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Ash Barty emphatically silenced the rankings critics when she successfully defended her 2019 Miami Open presented by Itaú on Saturday, although she was disappointed that her final match against Bianca Andreescu ended prematurely at 6-3, 4-0, after the Canadian suffered an injury at 2-0 in the second set, then retired two games later.

Everyone is entitled to their own opinion. That’s absolutely fine. I can’t control what anyone else thinks or what anyone else says. I feel like we deserve to be top of the rankings. It doesn’t ever really get to me. I mean, it’s just what people say and I can’t change their opinion, so it doesn’t stress me out at all. Ash Barty

“It’s never the way you ever want to finish a match, particularly in a final,” Barty said in her post-match press conference. “I really do feel for Bianca. I think she’s had such a rough trot with injuries in the past.

“I think that’s going to be one of the first of many battles for us. I just hope from now on they are healthy and we can both stay out on the court and fight for everything that we can give. Obviously I feel for her having to pull out today.”

Barty dominated the first set, looking every inch the World No 1 as she worked to create an impressive 5-2 lead, relying on her impressive forehand to break Andreescu for 2-0 with a passing winner off that side, then holding on with ease to consolidate for 3-0.

It took a while for the Canadian to find her feet, playing Barty for the first time and needing to figure out the Aussie’s cocktail of mixed spins and pace.

She found her grit at 4-1 as she finally forced Barty to miscue in the rallies from 40-0 up, storming back to earn her first break of the day and getting back on serve.

A protracted game followed, where strong serving by Andreescu helped her save 2 early break points, but a forehand winner off the net cord landed on the baseline to give the Australian a 3rd, which Barty clinched with a stunning backhand crosscourt winner ending an extended all-court rally.

Barty held on from there to wrap up the opening set, slamming 11 winners, including 3 aces to go up a set, while Andreescu struck just 6 in the opening frame.

After double-faulting to cede an early break in the first game of the second, Andreescu was already facing a deficit when she tripped and fell at 2-0.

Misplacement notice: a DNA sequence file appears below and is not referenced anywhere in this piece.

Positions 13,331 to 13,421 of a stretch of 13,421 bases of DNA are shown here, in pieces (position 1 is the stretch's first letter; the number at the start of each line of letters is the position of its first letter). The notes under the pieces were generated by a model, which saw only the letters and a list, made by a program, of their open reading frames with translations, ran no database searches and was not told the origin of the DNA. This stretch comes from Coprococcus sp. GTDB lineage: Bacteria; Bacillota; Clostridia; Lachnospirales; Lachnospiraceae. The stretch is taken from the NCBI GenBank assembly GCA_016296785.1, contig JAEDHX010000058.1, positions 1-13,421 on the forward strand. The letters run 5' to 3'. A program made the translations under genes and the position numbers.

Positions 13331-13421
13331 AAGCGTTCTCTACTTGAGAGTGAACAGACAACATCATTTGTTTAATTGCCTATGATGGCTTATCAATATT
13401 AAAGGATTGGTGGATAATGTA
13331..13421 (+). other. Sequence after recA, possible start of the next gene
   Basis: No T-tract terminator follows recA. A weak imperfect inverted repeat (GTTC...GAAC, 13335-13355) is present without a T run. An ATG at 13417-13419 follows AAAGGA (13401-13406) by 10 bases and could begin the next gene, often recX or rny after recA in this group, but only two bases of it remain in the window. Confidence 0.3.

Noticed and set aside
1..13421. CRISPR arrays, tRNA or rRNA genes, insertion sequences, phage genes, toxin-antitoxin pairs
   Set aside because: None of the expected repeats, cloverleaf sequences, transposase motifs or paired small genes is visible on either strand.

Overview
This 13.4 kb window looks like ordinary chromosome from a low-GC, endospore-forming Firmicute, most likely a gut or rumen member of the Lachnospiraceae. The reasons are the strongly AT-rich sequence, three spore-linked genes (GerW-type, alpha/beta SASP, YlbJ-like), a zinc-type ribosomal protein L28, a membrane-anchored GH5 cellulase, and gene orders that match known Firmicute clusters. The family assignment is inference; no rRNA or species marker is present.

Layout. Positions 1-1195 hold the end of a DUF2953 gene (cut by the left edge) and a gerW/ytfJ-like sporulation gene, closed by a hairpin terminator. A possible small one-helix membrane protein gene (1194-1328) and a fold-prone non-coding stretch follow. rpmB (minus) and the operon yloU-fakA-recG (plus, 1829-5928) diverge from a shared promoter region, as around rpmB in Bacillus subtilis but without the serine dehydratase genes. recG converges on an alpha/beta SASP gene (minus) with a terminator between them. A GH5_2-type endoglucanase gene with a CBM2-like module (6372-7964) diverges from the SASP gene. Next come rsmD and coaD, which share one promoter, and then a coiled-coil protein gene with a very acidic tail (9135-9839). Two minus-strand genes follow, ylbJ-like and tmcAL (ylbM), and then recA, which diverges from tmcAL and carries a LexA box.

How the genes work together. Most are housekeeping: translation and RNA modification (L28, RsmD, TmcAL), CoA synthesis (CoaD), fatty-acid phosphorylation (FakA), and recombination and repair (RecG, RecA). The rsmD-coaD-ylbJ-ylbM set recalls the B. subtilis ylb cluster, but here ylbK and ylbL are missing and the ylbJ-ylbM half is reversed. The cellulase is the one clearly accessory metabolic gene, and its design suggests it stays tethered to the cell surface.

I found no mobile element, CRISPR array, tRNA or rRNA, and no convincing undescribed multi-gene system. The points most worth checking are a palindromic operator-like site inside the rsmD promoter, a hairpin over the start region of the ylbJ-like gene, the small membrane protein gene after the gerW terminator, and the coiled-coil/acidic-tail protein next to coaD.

The trainer strapped her right foot and ankle, and the Canadian played on for 2 more games but, in tears and obviously distressed, she conceded the match, unable to continue beyond that point.


Bianca Andreescu rolled her right ankle in a fall during the Miami Open final against Ash Barty, and retired injured in the second set

© Michael Reaves/Getty Images

It was possibly the result of the Canadian’s arduous trip through the draw, which included 4 three-setters in a row en route to the final, after missing the entirety of the 2020 season due to injuries, and Miami was only her third event in the past two seasons.

Barty’s path in Miami, too, had been challenging, but she mounted an impressive turnaround after surviving a two-and-a-half-hour opening match against Kristina Kucova, which was her first off of Australian soil in over a year, needing to save a match point before staving off the challenge from the Slovakian qualifier.

The top seed then had to battle through the draw, winning in 3 sets wins over Belarusians Victoria Azarenka and Aryna Sabalenka before earning her 10th WTA singles title in the process.

“I felt like with each match I have been playing better and better, which is ultimately what we are after,” Barty said. “To be able to have the title at the end is a bonus, and to be able to defend my title the first time in my career I’ve been able to do that is really, really special too.”

Barty is the first top seed to successfully defend her Miami Open title since Serena Williams in 2015, and remains as the World No 1.

The 24-year-old has faced some sniping from critics who have suggested that Naomi Osaka, winner of last year’s US Open and this year’s Australian Open, was more deserving of the No 1 status.

Barty, the 2019 French Open champion, has held the top spot in the rankings since September of that year, despite skipping the rescheduled US and French Opens in 2020 to remain in Australia.

The Aussie, however, is unfazed by the criticism over her continued presence as World No 1 because she benefited from a tweak in the way rankings are calculated, which took into account the disruption caused by last year’s pandemic shutdown.

“Everyone is entitled to their own opinion. That’s absolutely fine,” she said. “I can’t control what anyone else thinks or what anyone else says.